Can Credit Unions Make a Success of Bank Transfer Day?


After becoming increasingly frustrated with her bank’s poor service and expanding array of nickel-and-diming fees, 27-year-old Los Angeles gallery owner Kristen Christian went where many of her generation go when upset: Facebook. On Oct. 4, she created a Facebook event called “Bank Transfer Day,” which urged participants to move their money from banks to credit unions on Nov. 5, and sent out invitations to about 500 people.

The event itself bore the hallmarks of something conceived of on the fly rather than the result of careful planning. The designated date, it turned out, is a Saturday, when many banks are closed and have limited hours, and the call was changed from withdrawing money on that date to withdrawing money by the fifth. Additionally, despite Christian’s public claims that the event was independent of the Occupy movement, its location was listed as “Occupy Wall Street” for the first several days that reference was removed.

However, such minor details seemed irrelevant to the flood of people who began RSVP’ing and spreading invitations in the days after Christian first posted the page. Three days into its existence, almost 9,000 people had indicated their intention to attend, and as of Oct. 31, that number had ballooned to about 68,000. Obviously, the ideas behind Bank Transfer Day have struck a nerve, but why did it become so popular and in this particular form?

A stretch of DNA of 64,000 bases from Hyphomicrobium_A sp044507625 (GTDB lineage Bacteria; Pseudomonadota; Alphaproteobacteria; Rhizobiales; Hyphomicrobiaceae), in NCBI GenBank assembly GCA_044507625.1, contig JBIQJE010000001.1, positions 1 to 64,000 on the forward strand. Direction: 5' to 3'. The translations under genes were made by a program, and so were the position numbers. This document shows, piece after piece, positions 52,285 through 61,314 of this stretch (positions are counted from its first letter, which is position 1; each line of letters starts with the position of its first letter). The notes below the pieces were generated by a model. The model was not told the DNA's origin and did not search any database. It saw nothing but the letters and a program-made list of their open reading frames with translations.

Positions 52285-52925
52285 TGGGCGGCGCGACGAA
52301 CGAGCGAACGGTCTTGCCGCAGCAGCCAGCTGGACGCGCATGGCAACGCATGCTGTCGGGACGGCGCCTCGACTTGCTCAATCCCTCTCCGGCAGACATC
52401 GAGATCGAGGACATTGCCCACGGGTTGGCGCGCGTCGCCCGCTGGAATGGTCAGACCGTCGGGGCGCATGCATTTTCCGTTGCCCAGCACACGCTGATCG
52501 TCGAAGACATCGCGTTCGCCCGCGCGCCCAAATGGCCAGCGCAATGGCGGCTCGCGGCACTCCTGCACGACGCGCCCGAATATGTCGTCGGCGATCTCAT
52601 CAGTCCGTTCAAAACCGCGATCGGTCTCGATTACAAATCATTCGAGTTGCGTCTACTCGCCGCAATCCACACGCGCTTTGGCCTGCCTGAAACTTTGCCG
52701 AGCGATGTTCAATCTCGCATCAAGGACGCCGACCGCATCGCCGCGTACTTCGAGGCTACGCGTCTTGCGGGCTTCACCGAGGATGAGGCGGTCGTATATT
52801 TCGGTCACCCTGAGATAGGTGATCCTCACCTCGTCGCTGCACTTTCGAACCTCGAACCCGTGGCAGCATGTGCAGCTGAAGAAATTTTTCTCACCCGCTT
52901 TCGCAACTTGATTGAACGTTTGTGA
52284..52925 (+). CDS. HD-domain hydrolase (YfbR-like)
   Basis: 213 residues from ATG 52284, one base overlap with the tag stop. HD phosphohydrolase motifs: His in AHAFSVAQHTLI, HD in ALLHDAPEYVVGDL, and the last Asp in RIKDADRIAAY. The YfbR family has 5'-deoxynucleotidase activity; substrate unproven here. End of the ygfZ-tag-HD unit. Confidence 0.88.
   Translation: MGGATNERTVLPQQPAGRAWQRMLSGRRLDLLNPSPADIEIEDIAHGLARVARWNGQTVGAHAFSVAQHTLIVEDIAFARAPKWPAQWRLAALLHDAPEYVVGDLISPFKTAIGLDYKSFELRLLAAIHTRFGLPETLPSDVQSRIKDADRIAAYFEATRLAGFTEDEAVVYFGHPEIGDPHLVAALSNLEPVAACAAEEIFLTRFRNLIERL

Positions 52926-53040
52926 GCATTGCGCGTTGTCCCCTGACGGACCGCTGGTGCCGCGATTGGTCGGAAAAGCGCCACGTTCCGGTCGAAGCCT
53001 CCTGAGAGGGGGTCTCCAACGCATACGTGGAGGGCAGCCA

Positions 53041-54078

A confluence of trends

First, and most obvious, has been the spread of the Occupy movement throughout the country. While protesters in Liberty Plaza can march right over to the actual Wall Street to express their disapproval, supporters of the Occupy movement in the rest of the country don’t have such obviously symbolic targets.

Virtually everyone does, however, have a bank account, and moving one’s money from a “Wall Street” bank to a local, cooperatively owned credit union is a fairly simple step that sympathizers who live far from Lower Manhattan can take. As such, despite Christian’s attempts to put a bit of distance between the event and the growing Occupy movement, the networks that have formed since Occupy Wall Street began have been vital to spreading the Bank Transfer Day’s message.

Additionally, Bank Transfer Day is built upon a protest model that has been developing and evolving since the bailouts. Shortly after the Troubled Asset Relief Program was passed, there were a few scattered pro-credit-union protests of bailed-out banks, but the idea of politicizing the choice of financial institution picked up steam when The Huffington Post wrote about the “Move Your Money Project” in late 2009.

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